Two weeks ago a rare thing happened in Washington: the popular will beat corporate money. With a vote of 3 to 2 on February 26, 2015, the FCC reclassified Internet service as a public utility. That administrative vote ensures that the Net will remain a free and open platform — at least for now.
After nearly a decade of advocating for this (see The End of the Commons from 2006), I had lost hope. It just seemed that with our pay-to-play government, there was little chance that popular movement based on free-market and free-speech ideals could prevail. Yet it did.
I can only guess as to why this happened. It may have been the weight of a second-term President looking to salvage his reputation that swayed the vote. It could be that FCC Chairman Tom Wheeler, a former telecom lobbyist, had his own fit of conscience. Nearing retirement, Mr. Wheeler may have been looking at his legacy and how he would be remembered. It could be that the 4 million Americans who wrote to the FCC in support of net neutrality tipped the scales. Or maybe it was the growing realization that a handful of cable companies – AT&T, Comcast, Cox, Verizon, Time Warner – which had achieved a de facto monopoly of broadband Internet access, were about to choke off innovation and commerce for tens of thousands of smaller businesses.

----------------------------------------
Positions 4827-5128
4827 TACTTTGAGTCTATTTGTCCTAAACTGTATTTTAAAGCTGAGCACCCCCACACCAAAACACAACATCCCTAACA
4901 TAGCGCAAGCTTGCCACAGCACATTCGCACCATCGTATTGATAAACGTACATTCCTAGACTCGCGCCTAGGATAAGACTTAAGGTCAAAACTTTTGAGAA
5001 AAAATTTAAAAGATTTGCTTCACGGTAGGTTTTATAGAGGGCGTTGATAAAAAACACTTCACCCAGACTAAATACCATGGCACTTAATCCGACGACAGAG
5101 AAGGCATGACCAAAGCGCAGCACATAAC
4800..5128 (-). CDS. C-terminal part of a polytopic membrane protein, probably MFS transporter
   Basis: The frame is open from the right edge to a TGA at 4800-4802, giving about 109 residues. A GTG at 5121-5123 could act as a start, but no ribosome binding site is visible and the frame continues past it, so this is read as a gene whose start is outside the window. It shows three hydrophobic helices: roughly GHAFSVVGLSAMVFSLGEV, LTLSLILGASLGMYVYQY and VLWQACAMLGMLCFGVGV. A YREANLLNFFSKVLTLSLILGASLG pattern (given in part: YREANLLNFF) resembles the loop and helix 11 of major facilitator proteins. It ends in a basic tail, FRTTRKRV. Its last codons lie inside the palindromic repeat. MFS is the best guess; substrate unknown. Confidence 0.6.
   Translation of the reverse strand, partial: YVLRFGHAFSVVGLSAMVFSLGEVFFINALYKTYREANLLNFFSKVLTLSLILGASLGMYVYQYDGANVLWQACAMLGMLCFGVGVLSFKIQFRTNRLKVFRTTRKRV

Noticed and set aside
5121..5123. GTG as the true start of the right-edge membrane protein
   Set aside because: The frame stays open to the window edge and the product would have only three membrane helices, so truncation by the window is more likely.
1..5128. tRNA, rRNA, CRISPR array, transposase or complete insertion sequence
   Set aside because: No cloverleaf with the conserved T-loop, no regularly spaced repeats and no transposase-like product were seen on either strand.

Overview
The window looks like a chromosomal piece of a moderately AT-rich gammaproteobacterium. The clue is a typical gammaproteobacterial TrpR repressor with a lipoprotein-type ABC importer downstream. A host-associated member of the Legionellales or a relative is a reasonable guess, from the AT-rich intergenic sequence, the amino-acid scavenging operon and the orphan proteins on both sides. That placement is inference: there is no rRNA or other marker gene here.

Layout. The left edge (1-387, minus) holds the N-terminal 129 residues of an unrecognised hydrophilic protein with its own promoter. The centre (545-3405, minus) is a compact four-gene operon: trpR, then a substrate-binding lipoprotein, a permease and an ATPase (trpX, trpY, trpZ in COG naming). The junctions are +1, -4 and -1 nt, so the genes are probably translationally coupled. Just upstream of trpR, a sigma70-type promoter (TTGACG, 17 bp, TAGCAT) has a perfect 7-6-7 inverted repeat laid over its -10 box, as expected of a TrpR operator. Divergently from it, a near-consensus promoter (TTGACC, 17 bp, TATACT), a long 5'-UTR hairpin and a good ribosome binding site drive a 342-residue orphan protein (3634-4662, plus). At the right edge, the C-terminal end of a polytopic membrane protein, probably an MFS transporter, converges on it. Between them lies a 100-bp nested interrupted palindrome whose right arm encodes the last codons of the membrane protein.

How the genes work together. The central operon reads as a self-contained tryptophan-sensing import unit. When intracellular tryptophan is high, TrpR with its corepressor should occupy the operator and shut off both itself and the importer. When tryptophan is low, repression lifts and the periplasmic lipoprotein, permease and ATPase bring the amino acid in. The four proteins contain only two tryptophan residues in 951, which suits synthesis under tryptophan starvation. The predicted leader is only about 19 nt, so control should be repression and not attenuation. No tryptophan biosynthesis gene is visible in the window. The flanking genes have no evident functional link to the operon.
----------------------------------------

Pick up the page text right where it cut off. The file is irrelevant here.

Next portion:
The move to reclassify Internet services as a utility reaffirms the purpose of the commission. The FCC was established by an act of Congress in 1934 to regulate the radio spectrum. It has since come to oversee television and telecommunications because these are public utilities that serve the common good. The Internet — which has incorporated telephone transmission and most broadcast content — has become a utility by any definition of the word. Mr. Wheeler’s speech prior to the vote underlined that reality. “The action that we take today is an irrefutable reflection of the principle that no one, whether government or corporate, should control free and open access to the Internet,” Wheeler said.
The day after the vote, reaction among the grassroots groups who had worked to uphold network neutrality was jubilant. Democracy Now’s interview with Tim Wu sums up the mood.